AstraZeneca Plc’s third-quarter profit fell less than analysts estimated and the company maintained its forecast for the year as a buyback program reduced shares outstanding.
Profit excluding restructuring costs and certain other items declined to $2.6 billion from $3.18 billion, the London-based company said today in a statement. On that basis, earnings per share fell to $1.51 from $1.71 a year earlier, beating the $1.45 a share average estimate of 20 analysts compiled by Bloomberg.
The U.K.’s second-biggest drugmaker has been scouting licensing deals and small to mid-sized acquisitions to bolster its pipeline amid development setbacks and patent expiries on its best-selling medicines. Pascal Soriot, chief executive officer since the start of this month, suspended the company’s share buyback program on his first day on the job as AstraZeneca reviews its strategy.
“The company’s financial performance in 2012 largely reflects the ongoing impact from the loss of exclusivity for several brands in key markets, as well as the challenges that confront the pharmaceutical industry as a whole,” Soriot said in the statement.
The drugmaker confirmed its forecast for profit excluding some items this year of $6 to $6.30 a share. The company raised its forecast Aug. 13 to reflect an agreement with Pfizer Inc. for rights to over-the-counter sales of Nexium which includes an upfront payment of $250 million.
Sales, which have been hurt by increased competition from generic medicines and government measures to reduce drug prices, fell 19 percent to $6.68 billion, compared with the $6.74 billion average estimate of 24 analysts surveyed by Bloomberg.
Drugs that account for more than 40 percent of sales will lose patent protection by the end of 2014. AstraZeneca’s second-best-selling drug, Seroquel for schizophrenia, lost U.S. patent protection in March, while the patent on Nexium for ulcers, the third-biggest seller, expires in the U.S. in 2014. The two generated $10.3 billion in sales last year.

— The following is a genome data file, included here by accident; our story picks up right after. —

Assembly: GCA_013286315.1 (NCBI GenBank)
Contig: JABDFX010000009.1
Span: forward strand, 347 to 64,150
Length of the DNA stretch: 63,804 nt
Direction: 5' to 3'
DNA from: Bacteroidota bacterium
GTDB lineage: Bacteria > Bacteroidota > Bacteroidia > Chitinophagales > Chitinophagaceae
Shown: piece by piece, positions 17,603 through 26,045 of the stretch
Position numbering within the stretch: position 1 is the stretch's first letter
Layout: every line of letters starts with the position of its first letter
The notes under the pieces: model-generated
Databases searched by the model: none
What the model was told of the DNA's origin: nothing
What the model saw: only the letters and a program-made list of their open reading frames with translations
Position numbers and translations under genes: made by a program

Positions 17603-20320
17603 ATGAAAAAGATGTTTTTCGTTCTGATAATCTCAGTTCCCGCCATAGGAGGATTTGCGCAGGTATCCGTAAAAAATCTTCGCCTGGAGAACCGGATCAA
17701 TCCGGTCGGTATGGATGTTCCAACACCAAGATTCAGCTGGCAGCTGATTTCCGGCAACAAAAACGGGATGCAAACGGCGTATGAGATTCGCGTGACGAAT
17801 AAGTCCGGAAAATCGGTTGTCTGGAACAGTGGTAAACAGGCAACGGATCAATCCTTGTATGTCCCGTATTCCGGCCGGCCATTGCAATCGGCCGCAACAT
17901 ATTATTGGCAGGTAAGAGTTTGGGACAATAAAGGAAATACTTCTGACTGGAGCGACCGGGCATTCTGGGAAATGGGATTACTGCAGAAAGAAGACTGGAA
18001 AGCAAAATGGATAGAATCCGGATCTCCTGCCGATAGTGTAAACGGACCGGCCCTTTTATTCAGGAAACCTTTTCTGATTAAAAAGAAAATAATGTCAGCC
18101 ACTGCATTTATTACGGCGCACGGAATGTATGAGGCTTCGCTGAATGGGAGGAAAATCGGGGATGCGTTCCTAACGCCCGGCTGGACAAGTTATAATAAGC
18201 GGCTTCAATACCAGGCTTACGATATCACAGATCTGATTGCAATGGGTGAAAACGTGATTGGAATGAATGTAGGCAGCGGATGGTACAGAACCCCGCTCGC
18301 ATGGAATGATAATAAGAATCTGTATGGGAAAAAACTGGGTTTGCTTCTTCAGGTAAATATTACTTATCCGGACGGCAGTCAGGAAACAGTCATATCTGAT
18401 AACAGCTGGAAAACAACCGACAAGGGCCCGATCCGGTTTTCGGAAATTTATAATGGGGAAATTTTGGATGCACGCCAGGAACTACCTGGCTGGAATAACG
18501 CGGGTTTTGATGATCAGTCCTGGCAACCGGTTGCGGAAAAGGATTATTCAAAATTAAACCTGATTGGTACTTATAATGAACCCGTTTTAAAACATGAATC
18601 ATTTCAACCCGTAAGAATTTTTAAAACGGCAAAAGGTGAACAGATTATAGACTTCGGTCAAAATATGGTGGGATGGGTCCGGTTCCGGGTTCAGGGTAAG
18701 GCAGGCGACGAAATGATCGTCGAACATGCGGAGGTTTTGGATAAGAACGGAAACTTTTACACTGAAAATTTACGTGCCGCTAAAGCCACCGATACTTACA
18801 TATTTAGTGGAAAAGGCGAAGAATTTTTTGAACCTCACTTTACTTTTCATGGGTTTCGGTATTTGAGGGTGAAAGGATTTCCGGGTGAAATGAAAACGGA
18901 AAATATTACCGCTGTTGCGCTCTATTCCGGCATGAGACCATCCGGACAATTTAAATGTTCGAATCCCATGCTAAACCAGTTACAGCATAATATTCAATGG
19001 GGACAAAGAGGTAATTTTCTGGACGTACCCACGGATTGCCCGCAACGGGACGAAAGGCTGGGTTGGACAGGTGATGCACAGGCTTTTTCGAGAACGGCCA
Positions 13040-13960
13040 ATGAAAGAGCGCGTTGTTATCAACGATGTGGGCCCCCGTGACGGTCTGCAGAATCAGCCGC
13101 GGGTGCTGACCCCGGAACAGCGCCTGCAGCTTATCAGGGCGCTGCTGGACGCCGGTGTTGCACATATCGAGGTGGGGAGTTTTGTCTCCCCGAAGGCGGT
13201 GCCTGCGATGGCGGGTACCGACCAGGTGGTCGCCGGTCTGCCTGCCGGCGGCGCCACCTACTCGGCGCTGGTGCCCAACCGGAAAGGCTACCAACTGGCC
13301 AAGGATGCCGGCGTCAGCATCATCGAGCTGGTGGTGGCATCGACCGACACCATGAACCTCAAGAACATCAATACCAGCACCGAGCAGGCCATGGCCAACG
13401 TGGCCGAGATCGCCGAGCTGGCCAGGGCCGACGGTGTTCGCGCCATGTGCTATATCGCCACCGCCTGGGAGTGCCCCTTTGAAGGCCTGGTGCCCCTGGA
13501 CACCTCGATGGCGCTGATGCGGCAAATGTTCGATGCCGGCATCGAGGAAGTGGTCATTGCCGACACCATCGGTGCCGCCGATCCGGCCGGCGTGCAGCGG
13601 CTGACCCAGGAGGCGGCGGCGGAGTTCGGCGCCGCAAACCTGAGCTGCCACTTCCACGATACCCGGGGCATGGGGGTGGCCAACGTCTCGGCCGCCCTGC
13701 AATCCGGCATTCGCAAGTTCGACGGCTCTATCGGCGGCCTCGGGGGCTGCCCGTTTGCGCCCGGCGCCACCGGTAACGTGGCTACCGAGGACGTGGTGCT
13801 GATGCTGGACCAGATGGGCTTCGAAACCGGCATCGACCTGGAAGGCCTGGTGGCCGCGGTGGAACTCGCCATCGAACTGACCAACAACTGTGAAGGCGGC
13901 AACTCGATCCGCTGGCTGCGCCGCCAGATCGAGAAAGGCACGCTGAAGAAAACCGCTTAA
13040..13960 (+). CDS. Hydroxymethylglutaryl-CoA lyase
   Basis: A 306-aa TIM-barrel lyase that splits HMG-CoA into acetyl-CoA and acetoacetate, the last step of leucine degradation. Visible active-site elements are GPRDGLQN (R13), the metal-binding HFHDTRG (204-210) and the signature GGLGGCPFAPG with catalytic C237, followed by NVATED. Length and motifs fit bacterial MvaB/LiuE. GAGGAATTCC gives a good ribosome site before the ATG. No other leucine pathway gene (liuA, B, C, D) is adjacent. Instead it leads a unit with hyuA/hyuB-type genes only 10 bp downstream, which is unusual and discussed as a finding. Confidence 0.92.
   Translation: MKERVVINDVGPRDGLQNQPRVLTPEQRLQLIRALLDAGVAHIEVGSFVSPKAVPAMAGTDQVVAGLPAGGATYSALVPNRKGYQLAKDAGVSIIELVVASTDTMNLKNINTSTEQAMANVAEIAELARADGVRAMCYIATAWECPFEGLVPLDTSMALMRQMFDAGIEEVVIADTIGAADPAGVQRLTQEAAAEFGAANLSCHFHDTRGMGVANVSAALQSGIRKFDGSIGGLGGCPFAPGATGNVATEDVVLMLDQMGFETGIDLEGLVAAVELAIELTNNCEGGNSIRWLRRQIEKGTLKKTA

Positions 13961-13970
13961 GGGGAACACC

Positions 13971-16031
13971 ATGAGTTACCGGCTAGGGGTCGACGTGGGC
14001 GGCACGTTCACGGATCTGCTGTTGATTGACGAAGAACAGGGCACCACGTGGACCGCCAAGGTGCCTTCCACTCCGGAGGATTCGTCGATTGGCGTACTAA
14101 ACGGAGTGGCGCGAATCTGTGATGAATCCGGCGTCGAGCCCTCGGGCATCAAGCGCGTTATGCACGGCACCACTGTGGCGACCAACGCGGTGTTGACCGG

Sales of Seroquel IR plunged 83 percent at constant exchange rates in the quarter to $169 million. Nexium, which already faces generic competition in Europe and Canada, fell 6 percent to $995 million and cancer treatment Arimidex dropped 22 percent to $130 million. Sales of its blockbuster cholesterol drug Crestor, which has faced increased competition from a copy of Pfizer Inc.’s Lipitor, were down 3 percent from a year ago at $1.54 billion.
Sales of blood-thinner Brilique, sold as Brilinta in the U.S., rose to $24 million during the quarter after the drugmaker made gains in Germany and the U.S.
AstraZeneca is undergoing its annual strategy review and will announce initial results when it reports 2012 earnings. The company also will provide a forecast for 2013 at that time.
The stock rose 0.4 percent to 2,896.5 pence at the close of trading in London. The stock has returned more than 3 percent including reinvested dividends so far this year, compared with a 15 percent return for the Bloomberg Europe Pharmaceutical Index.
It’s “still business as usual,” Elmar Kraus, an analyst with DZ Bank AG in Frankfurt, said in an interview. “We’re waiting to see what Pascal will do. The current operating performance should already be priced in.”
The purchase of Ardea Biosciences Inc. for $1.1 billion in April was the first acquisition greater than $1 billion since AstraZeneca paid $14.7 billion for MedImmune Inc. in 2007. The company has made a series of licensing deals and said July 1 it would pay Bristol-Myers Squibb Co. $3.4 billion to co-develop the diabetes drugs of Amylin Pharmaceuticals Inc., which Bristol is acquiring for $5.3 billion.
To cut costs, the company is looking to outsource some drug development. AstraZeneca said last week it signed a research deal with Beijing-based Pharmaron and a contract with Charles River Laboratories International Inc. for regulatory safety assessments of early stage experimental drugs.
The drugmaker has repurchased $2.3 billion of stock this year, compared with an initial target of $4.5 billion, the U.K. company reiterated today. The decision to stop repurchasing shares gives the drugmaker more flexibility to undertake a big acquisition, Brian Bourdot, an analyst at Barclays Plc’s investment-banking, has said.